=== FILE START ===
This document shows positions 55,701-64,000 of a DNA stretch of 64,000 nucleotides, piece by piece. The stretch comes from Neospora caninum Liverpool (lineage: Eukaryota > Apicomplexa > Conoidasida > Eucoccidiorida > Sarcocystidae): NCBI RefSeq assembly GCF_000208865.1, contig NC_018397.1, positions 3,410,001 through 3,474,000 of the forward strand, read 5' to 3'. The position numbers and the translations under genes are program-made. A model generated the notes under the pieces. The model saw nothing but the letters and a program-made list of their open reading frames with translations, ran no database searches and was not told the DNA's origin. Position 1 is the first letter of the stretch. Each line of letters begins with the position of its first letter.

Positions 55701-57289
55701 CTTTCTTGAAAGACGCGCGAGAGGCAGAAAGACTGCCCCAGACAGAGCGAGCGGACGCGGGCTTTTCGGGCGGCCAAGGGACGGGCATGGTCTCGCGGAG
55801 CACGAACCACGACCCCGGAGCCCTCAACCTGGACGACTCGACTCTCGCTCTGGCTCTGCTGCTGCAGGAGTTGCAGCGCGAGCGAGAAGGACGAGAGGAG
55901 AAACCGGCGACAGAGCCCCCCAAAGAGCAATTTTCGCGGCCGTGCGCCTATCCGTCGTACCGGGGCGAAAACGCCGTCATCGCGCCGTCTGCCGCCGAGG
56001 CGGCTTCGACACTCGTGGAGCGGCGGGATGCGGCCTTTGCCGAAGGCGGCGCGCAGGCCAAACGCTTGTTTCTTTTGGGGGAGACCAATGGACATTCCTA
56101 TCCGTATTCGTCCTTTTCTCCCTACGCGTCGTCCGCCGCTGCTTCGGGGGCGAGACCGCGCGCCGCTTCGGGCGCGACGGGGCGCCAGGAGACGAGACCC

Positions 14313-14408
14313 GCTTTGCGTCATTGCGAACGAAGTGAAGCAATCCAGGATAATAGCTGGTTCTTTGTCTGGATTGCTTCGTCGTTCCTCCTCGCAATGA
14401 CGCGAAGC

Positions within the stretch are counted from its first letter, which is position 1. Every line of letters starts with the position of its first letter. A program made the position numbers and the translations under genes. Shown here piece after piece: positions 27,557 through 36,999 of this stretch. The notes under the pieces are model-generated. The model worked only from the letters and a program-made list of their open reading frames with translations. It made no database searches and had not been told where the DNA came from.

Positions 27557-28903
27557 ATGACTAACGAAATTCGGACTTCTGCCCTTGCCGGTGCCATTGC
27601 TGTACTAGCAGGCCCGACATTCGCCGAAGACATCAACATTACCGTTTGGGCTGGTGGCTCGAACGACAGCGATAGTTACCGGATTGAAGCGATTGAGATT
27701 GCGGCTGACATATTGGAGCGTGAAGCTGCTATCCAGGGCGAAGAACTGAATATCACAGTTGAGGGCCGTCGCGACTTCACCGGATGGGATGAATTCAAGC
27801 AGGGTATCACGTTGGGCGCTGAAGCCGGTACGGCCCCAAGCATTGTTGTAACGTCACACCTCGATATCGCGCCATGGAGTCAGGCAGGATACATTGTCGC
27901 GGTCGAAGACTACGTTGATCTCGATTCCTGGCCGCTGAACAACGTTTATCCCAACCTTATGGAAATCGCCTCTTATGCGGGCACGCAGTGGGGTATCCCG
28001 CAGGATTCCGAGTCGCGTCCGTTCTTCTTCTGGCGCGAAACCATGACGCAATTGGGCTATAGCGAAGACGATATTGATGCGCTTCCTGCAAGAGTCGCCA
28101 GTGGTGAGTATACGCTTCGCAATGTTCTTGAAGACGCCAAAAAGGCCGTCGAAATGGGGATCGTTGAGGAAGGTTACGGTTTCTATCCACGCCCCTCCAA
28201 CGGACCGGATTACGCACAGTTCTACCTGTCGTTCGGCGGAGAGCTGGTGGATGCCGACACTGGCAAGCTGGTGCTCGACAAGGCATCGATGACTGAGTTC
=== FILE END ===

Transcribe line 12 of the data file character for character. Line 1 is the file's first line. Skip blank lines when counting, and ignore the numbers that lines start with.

Positions 27557-28903